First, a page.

• Autotrophs capture the light energy from
sunlight and convert it to chemical energy
they use for food.
• Heterotrophs must get energy by eating
autotrophs or other heterotrophs.
• Decomposers, aka saprobes, are heterotrophs
that recycle dead organisms by breaking them
• Taxonomy is the science of grouping
and naming organisms.
• Classification the grouping of
information or objects based on
•We only know about a fraction of the
organisms that exist or have existed on Earth.
•Taxonomists give a unique scientific name to
each species they know about whether it’s alive
today or extinct.
• The scientific name comes from one of two
“dead” languages – Latin or ancient Greek.
Why use a dead language?
•There are at least 50 common names for
the animal shown on the previous 7 slides.
•Common names vary according to region.
•Soooo……why use a scientific name?
•a two name system for writing scientific names.
•The genus name is written first (always Capitalized).
•The species name is written second (never capitalized).
•Both words are
italicized if typed or underlined if hand written.
Example: Felis concolor or F. concolor
Which is the genus? The species?
"Formal" scientific names should have a third
part, the authority.
The authority is not italicized or underlined.
The authority is written as an abbreviation of
the last name of the person responsible for
naming the organism. Since Carolus Linnaeus
was the first person to name many plants, the L.
for Linnaeus is very common in plant scientific
An example is Quercus alba L.
Phylogeny, the evolutionary history of an
organism, is the cornerstone of a branch of
biology called systematic taxonomy.
Systematics, as systematic taxonomy is
commonly called, is the study of the
evolution of biological diversity.
A phylogenetic tree is a family tree
that shows a hypothesis about the
evolutionary relationships thought to
exist among groups of organisms. It
does not show the actual evolutionary
history of organisms.
Why a hypothesis?
Phylogenetic trees are usually based on a
combination of these lines of evidence:
Embryological patterns of
Chromosomes and DNA
Adaptive Radiation -
Modifies homologous structures
These animals have evolved similar adaptations
for obtaining food because they occupy similar
niches. What can you infer about their
phylogeny from their geographic locations?
Convergent evolution leads to……….
Analogous Structures -
•Traits that are morphologically and
functionally similar even though there
is no common ancestor.
Cladistics - is a relatively new
system of phylogenetics
classification that uses shared
derived characters to establish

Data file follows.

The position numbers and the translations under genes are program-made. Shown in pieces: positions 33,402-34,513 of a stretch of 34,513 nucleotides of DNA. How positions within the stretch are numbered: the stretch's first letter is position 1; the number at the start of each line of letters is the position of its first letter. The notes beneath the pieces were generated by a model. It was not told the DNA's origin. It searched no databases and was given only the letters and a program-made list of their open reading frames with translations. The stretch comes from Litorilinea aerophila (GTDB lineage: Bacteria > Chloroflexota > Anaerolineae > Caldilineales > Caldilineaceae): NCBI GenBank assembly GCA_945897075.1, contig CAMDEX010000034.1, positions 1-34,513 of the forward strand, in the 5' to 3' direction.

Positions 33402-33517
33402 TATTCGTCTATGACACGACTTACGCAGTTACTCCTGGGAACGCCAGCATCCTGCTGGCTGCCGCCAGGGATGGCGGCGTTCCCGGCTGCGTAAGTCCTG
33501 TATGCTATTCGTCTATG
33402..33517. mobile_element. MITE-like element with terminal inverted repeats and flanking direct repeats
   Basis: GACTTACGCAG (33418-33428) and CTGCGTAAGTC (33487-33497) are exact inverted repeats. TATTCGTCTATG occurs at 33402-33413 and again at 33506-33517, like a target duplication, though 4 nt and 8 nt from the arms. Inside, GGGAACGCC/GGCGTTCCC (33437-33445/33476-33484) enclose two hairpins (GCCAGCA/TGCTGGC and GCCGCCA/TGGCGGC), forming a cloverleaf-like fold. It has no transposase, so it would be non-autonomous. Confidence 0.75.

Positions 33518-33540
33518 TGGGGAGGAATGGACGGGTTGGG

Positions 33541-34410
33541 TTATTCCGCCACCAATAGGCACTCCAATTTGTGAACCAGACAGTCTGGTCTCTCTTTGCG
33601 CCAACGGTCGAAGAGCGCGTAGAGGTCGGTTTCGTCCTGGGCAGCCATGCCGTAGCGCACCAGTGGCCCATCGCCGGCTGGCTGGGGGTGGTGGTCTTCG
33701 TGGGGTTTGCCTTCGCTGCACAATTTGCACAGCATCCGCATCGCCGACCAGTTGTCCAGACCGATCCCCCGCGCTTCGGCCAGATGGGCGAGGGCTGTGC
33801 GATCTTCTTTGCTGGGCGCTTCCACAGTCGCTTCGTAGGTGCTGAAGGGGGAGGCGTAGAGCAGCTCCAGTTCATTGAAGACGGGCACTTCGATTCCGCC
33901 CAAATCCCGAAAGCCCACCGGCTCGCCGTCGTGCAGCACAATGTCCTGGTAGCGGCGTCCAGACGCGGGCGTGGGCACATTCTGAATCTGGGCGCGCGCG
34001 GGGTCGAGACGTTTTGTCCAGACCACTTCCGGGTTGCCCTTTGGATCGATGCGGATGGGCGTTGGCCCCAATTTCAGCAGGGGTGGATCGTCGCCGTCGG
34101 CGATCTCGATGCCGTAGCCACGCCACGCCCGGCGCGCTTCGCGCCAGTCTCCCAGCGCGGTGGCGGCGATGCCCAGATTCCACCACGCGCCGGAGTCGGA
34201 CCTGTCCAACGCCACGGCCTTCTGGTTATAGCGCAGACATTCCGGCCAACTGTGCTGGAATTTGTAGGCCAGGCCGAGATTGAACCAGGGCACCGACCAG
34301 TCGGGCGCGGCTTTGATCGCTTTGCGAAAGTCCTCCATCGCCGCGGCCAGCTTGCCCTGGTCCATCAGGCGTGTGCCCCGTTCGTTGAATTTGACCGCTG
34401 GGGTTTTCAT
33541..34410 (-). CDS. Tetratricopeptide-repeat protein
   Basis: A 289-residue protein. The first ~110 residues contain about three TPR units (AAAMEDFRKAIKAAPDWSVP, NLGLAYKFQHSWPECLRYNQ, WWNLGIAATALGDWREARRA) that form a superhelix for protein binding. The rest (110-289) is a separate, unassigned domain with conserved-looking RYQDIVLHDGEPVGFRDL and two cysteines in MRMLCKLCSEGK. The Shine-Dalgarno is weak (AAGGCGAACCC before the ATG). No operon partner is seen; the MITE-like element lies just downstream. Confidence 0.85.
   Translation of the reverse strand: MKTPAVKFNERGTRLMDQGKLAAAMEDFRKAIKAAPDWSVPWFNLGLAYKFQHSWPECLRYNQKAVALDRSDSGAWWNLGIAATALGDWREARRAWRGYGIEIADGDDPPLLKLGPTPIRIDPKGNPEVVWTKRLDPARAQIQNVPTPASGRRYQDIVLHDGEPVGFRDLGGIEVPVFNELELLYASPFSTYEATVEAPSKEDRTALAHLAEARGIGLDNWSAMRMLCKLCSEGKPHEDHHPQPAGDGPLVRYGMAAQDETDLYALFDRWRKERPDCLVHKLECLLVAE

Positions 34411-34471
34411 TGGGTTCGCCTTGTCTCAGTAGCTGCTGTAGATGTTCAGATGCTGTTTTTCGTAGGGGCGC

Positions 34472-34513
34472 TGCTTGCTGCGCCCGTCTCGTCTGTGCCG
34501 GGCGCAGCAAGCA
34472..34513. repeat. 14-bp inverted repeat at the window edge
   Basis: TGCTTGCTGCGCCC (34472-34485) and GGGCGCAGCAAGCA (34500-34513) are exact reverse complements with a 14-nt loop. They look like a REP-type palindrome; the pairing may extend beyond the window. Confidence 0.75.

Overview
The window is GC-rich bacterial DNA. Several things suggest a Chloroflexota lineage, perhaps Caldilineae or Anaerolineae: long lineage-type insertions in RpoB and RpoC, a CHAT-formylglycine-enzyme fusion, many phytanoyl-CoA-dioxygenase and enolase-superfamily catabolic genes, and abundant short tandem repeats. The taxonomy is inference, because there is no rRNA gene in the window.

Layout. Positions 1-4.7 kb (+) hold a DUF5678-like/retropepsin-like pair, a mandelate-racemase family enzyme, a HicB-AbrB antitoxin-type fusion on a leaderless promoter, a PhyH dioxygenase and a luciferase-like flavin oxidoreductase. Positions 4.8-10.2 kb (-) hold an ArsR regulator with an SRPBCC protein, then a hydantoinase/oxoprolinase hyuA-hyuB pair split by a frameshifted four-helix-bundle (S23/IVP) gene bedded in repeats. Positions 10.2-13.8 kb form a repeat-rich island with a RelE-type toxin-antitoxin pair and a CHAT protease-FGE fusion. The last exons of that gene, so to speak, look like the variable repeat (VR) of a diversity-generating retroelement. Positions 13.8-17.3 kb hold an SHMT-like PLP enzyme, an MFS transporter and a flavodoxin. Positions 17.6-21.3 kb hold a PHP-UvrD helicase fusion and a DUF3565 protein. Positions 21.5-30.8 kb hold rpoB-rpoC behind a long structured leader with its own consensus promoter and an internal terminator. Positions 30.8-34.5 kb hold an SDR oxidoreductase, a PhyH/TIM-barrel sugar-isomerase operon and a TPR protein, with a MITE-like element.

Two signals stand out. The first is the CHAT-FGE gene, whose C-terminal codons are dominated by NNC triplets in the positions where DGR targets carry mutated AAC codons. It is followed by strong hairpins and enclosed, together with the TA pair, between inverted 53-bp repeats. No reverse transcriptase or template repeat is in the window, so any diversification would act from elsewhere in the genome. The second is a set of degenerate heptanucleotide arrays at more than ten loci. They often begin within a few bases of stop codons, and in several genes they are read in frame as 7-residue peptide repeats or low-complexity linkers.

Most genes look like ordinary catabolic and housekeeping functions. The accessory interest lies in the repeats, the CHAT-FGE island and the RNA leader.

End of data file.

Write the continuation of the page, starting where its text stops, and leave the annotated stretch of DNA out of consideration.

evolutionary relationships. A
derived character is a feature
that apparently evolved only
within the group under
There are three basic assumptions
1.Organisms within a group are
descended from a common
2.There is a bifurcating pattern of
3.Change in characteristics
occurs in lineages over time.
A phylogenetic tree based on a
cladistic analysis is called a
What derived character is shared by
all the animals on the cladogram on
the next slide?
The acacia and its
ants are an example
of coevolution. Each
influences the others
Can you think of any
other examples of
“instead of a slow, continuous movement,
evolution tends to be characterized by long
periods of virtual standstill ("equilibrium"),
"punctuated" by episodes of very fast
development of new forms”
The "punctuated equilibrium" theory of Niles
Eldredge and Stephen Jay Gould was proposed
as a criticism of the traditional Darwinian
theory of evolution…what is it called?
The Dichotomous Key
• A key is a device for easily and quickly
an unknown organism.
• The dichotomous key is the most widely used
type in biological sciences.
• The user is presented with a sequence of
choices between two statements, couplets,
based on characteristics of the organism. By
always making the correct choice, the name of
the organism will be revealed.
A. one pair of wings
B. Two pairs of wings
• Domain Archaea
– Includes newly discovered cell types
– Contains 1 kingdom – the Archaebacteria
The Three Domains
– Includes other members of old kingdom Monera
– Has 1 kingdom – the Eubacteria
– Includes all kingdoms composed of organisms made
up of eukaryotic cells
The major classification levels,
from most general to most specific
(several of these have subdivisions)
A group at any level is a taxon.
Categories within Kingdoms
Kingdoms are divided into groups called phyla
Phyla are subdivided into classes
Classes are subdivided into orders
Orders are subdivided into families
Families are divided into genera
Genera contain closely related species
Species is unique